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Spokane, Washington  Est. May 19, 1883
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‘I wish I could kill myself,’ Duncan wrote

In a day filled with tragic photos, shocking videos and the display of the shotgun used to kill 9-year-old Dylan Groene, federal jurors also were given a closer look into the troubled mind of murderer Joseph Duncan. A handwritten two-page letter, found folded up in a coat pocket in Duncan’s Jeep, is addressed to his mother and details his struggles with “demons,” his hate for society and his desire to die.

Tapes show Duncan with kids at campsite

BOISE – Videotapes of Shasta and Dylan Groene clowning around at a Montana campsite with their abductor, Joseph Duncan, were played to the jury in Duncan’s federal death sentence trial Friday. Taken out of context, the footage plays like home videos of a family vacation. The video, however, has an ominous undercurrent.

Details revealed in tape of Shasta

BOISE – One of the big mysteries surrounding Joseph Duncan’s murderous crime spree three years ago was resolved Thursday as the frightened, tearful voice of an 8-year-old girl explained to rescuers why after nearly two months of captivity her abductor had brought her back. “He was going to take me home,” Shasta Groene told Coeur d’Alene police Officer Shane Avriett in an audio recording from July 2, 2005, that was played for jurors deciding whether Duncan should be executed or sentenced to life in prison.

Shasta won’t have to testify

BOISE – Jurors frowned, pursed their lips, some reddened visibly and one gasped out loud as U.S. Attorney Tom Moss detailed the horrific tale of Joseph Duncan’s crimes, intricately planned in advance, culminating in the sexual torture and murder of a 9-year-old boy and an attempt to burn beyond recognition every piece of his body. Federal prosecutors will call 90 witnesses over the coming weeks to show why Duncan should die for his 2005 crimes. Those witnesses, however, won’t include Duncan’s only surviving victim, 11-year-old Shasta Groene. Instead, Duncan and prosecutors filed an agreement with the court late Wednesday waiving Duncan’s right to cross-examine the girl and allowing two videotaped and four audiotaped interviews she gave to law enforcement officers after her rescue to serve as her testimony.

Shasta might not take stand

BOISE – Shasta Groene, the only survivor of Joseph Duncan’s murderous rampage in 2005, may not have to testify against her attacker after all. On the eve of today’s opening statements in Duncan’s death penalty sentencing trial in federal court, lawyers on both sides hinted that a deal is in the works.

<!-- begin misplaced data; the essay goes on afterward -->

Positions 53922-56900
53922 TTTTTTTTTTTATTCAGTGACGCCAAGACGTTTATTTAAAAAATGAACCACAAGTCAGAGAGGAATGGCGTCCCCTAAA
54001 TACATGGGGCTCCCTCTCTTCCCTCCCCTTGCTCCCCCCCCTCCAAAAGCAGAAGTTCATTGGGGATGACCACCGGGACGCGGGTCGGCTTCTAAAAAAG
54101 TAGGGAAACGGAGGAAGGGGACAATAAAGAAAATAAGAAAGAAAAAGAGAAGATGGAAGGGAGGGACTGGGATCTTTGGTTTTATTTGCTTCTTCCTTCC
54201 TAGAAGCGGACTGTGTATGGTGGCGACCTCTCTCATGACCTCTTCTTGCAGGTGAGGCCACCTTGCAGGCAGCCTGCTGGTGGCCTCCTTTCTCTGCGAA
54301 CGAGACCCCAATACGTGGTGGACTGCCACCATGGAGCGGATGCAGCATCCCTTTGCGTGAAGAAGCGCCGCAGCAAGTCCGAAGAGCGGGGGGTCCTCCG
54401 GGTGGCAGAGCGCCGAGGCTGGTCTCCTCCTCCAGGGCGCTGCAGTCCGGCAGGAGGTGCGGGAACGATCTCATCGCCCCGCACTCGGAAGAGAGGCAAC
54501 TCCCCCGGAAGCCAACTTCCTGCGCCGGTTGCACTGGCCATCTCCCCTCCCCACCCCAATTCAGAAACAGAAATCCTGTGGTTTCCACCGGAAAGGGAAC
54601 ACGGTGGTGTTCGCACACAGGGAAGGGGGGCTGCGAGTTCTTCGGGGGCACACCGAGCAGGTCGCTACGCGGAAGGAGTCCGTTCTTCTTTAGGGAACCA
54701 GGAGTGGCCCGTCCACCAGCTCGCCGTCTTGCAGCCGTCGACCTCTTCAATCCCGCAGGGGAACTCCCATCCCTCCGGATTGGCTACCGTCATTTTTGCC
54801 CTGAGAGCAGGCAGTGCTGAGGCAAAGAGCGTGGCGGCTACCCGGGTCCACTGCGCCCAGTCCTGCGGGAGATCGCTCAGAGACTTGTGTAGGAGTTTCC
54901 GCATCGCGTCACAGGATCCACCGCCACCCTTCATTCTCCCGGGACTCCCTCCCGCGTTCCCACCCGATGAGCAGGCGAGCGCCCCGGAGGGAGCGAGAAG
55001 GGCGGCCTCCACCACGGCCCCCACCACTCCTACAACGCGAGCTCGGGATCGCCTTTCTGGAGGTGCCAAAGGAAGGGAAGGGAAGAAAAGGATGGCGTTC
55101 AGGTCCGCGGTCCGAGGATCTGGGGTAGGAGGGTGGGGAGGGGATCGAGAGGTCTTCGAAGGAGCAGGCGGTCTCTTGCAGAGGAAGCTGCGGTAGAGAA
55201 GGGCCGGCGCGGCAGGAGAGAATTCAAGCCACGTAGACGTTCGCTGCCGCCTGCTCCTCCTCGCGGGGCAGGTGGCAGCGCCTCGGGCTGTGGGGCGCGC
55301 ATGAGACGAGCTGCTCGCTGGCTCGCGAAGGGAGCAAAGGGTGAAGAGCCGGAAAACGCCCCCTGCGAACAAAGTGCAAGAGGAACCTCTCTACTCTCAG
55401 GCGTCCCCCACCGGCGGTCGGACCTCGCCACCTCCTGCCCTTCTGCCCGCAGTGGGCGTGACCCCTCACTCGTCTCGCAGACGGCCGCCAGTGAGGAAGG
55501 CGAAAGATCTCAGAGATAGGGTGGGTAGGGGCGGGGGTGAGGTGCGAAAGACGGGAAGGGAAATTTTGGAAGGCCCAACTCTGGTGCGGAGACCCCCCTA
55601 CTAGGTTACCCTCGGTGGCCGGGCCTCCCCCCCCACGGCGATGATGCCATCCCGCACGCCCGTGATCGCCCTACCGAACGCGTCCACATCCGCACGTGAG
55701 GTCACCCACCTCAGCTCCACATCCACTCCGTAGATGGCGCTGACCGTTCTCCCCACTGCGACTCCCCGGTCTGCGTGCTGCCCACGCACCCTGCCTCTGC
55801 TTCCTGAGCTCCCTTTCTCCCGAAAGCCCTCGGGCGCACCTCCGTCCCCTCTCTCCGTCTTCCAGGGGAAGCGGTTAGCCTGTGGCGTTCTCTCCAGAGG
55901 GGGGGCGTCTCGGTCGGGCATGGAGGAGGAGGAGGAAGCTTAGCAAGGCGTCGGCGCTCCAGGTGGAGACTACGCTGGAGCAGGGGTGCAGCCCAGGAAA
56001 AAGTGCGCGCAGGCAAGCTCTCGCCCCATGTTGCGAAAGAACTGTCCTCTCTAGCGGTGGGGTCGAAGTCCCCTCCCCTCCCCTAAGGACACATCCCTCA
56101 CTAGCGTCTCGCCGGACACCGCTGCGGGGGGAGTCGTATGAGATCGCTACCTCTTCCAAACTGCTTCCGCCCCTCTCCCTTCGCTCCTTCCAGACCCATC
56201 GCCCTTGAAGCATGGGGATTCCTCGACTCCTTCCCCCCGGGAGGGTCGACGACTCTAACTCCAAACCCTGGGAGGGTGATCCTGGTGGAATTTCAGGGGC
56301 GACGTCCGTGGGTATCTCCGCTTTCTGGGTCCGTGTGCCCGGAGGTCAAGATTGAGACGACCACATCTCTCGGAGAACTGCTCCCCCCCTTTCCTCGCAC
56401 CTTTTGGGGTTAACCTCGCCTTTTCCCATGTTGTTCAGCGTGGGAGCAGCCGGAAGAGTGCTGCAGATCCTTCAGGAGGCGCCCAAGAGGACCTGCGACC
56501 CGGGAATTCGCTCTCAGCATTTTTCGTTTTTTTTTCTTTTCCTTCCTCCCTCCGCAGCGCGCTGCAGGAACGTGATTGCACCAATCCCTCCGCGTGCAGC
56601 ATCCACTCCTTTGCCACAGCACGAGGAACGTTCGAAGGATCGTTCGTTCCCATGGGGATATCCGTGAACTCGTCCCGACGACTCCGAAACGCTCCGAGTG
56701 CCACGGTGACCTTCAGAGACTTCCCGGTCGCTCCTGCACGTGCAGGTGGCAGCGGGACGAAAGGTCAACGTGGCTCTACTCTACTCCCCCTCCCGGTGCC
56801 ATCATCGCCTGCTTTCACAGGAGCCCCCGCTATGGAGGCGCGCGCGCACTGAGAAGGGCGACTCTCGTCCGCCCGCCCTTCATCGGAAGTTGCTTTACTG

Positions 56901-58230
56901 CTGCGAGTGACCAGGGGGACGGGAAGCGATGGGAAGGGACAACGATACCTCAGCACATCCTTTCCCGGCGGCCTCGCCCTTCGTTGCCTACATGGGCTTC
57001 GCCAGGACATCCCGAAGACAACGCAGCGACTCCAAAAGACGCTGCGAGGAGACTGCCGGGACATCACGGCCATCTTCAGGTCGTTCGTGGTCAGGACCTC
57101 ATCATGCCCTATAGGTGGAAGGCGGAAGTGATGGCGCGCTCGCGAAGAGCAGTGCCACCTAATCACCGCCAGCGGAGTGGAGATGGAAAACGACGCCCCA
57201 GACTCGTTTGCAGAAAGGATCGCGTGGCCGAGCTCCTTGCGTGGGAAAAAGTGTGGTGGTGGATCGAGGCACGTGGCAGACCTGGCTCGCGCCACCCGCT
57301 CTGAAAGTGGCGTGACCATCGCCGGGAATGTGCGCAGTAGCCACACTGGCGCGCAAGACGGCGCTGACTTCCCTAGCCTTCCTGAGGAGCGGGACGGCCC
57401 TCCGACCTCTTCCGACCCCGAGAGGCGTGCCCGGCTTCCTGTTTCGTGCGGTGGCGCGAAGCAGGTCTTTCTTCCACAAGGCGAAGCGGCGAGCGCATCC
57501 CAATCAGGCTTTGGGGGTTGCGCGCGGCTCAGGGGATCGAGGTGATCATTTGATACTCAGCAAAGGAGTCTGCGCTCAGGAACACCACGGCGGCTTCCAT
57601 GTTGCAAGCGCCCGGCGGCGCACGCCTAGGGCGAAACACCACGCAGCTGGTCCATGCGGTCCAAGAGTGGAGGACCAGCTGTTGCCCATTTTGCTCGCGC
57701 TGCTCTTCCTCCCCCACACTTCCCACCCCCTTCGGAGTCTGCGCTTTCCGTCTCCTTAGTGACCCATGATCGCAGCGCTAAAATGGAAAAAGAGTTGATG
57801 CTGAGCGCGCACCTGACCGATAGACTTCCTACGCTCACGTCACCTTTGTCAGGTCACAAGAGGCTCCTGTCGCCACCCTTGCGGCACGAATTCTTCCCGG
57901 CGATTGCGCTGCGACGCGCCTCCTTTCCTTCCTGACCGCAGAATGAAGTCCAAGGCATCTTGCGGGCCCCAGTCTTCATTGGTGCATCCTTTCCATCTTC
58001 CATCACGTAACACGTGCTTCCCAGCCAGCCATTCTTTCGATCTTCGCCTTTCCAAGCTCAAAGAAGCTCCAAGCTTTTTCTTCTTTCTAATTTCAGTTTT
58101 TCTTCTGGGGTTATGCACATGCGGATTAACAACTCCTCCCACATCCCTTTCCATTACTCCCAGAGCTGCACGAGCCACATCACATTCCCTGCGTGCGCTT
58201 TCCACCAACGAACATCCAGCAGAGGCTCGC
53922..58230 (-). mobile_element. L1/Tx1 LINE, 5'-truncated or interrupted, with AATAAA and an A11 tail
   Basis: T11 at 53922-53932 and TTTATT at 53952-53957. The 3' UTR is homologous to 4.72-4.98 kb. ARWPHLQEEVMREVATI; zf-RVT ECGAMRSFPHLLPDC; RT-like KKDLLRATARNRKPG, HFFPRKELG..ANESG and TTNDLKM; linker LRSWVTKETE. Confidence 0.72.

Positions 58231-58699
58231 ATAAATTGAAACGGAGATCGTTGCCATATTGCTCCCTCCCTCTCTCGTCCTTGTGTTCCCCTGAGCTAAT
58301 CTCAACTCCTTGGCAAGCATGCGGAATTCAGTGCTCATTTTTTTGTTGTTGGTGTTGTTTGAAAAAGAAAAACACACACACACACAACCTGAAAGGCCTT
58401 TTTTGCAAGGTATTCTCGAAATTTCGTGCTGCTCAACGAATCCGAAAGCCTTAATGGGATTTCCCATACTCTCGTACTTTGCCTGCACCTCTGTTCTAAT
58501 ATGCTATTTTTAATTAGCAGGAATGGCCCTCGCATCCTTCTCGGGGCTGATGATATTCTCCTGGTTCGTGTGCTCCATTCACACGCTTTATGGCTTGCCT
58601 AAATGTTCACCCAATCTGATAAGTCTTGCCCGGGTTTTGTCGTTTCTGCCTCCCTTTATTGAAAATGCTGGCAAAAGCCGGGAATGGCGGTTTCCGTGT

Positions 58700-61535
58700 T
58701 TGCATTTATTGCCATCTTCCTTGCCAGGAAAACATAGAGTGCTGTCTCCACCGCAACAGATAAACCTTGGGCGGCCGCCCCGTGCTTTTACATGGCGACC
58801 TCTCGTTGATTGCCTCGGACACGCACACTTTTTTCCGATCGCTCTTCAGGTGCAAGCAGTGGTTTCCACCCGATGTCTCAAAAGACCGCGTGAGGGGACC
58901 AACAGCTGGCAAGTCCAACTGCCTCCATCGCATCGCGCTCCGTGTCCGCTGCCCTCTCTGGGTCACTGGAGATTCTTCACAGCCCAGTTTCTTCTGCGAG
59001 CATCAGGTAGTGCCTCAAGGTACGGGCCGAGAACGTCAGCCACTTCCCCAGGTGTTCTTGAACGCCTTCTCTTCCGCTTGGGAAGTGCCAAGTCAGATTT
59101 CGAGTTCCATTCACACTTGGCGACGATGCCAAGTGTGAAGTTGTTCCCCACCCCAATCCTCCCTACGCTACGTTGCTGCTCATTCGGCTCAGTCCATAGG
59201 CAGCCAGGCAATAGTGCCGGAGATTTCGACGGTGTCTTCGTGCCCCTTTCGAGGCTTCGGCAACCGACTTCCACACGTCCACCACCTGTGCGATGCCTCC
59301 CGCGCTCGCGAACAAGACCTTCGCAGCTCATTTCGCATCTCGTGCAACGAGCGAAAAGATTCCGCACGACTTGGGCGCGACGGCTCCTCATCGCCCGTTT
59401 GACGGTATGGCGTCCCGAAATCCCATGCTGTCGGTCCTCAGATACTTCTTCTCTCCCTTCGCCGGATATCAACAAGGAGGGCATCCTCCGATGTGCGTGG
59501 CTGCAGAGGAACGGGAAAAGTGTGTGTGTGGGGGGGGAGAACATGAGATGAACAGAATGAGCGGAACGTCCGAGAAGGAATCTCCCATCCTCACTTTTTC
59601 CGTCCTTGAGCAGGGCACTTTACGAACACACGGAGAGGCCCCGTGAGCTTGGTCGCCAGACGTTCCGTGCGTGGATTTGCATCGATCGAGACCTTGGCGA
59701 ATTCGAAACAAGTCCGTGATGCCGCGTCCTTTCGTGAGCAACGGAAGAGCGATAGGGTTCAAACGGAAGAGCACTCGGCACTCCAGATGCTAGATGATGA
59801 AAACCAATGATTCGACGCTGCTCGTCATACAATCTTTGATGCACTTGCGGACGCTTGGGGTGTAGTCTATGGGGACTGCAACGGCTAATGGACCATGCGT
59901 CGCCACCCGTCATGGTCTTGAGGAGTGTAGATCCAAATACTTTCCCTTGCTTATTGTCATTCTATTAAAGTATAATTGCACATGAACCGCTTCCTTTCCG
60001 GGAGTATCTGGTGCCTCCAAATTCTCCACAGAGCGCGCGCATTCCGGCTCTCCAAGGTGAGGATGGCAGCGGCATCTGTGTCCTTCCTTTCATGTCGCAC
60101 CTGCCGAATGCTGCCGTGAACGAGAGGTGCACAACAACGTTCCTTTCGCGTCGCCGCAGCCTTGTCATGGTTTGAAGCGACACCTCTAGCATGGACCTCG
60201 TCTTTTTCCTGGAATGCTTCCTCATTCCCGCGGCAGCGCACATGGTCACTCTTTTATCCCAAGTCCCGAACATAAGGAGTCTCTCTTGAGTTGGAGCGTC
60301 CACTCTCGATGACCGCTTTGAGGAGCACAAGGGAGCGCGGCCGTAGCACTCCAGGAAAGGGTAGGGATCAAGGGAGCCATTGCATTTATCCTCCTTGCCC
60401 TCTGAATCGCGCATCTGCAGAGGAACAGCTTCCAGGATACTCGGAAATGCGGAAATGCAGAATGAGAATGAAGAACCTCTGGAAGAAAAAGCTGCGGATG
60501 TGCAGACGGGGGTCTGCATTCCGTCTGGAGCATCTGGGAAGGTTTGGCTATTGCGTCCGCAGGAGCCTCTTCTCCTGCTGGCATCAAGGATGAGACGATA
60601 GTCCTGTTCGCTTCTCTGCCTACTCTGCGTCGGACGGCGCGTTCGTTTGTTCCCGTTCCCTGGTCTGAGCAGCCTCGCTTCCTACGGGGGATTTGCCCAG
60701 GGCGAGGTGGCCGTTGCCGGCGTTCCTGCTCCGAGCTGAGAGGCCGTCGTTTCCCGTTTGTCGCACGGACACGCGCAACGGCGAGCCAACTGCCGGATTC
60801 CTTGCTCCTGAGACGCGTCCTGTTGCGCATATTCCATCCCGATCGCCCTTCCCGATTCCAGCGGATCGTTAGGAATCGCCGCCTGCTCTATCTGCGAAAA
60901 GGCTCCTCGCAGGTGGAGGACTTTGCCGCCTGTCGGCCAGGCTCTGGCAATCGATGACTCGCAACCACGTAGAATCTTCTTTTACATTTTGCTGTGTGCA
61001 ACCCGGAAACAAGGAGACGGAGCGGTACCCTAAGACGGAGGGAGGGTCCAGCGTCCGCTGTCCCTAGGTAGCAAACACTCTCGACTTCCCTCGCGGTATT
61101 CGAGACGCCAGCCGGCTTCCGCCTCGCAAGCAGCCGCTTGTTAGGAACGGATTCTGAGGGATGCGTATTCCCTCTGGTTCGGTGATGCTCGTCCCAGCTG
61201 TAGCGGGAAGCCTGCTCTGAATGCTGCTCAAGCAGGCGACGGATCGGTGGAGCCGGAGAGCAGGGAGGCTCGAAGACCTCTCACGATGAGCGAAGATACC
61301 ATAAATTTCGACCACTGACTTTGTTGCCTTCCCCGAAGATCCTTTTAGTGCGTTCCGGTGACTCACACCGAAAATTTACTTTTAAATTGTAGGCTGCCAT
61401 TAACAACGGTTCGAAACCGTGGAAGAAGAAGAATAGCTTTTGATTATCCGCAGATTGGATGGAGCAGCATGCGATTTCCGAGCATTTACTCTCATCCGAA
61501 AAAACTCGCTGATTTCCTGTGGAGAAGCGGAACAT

Duncan needs just one juror to avoid death

BOISE – Here’s how high the stakes are in the jury selection under way in the Joseph Duncan case: If one juror objects in any of three different votes, Duncan would be spared the death penalty. That’s what happened in the case of Zacarias Moussaoui, the so-called “20th hijacker” from the Sept. 11, 2001, terrorist attacks. He’s serving a life sentence without possibility of release at the federal supermax prison in Colorado after a juror opposed the death penalty on the final vote in his federal trial.

Duncan admits to disturbing nature of videotape

BOISE – Joseph Duncan, acting as his own attorney, acknowledged Friday that a videotape he made of himself torturing and abusing a 9-year-old North Idaho boy he later murdered is so disturbing that it could leave some viewers emotionally scarred. “This video has a potential of victimizing people,” Duncan told U.S. District Judge Edward Lodge as he sought the removal of a prospective juror who indicated he could have trouble watching the graphic videotape, in part because of a family member’s past abuse. “And anybody who’s sensitive, I’m concerned about that.”

Duncan lawyers must question jurors

U.S. District Judge Edward Lodge has ruled that Joseph Duncan’s standby attorneys must act on his behalf to question prospective jurors, if he asks them to do so. Duncan’s attorneys, who are designated as standby counsel because he’s elected to represent himself, had argued that by taking on that role, they would violate his right to self-representation. Duncan then asked that the judge take on the questioning of jurors himself. Lodge declined, in an order issued Monday, and cited three U.S. Supreme Court decisions to back up his ruling that it’s an appropriate role for standby lawyers.

Duncan’s new role seen as liability

BOISE – When Joseph Duncan takes over as his own attorney in his upcoming death penalty sentencing hearings, it’ll change the nature of the proceedings, experts say – and make the confessed multiple murderer much more likely to get the death penalty. “The problem with defendants representing themselves is it puts the spotlight on the defendant, and that’s not always the best defense strategy,” said University of Idaho law professor Richard Seamon.

Duncan cleared to represent himself

BOISE – Joseph Duncan won his bid Monday to act as his own attorney in his sentencing hearings, sidelining his expert legal team in what U.S. District Judge Edward Lodge called an “unwise” move. Asked by the judge if he had any reservations, Duncan said, “I’m not a perfect person, and I make mistakes sometimes. ... My only reservation is that I’m a human being.”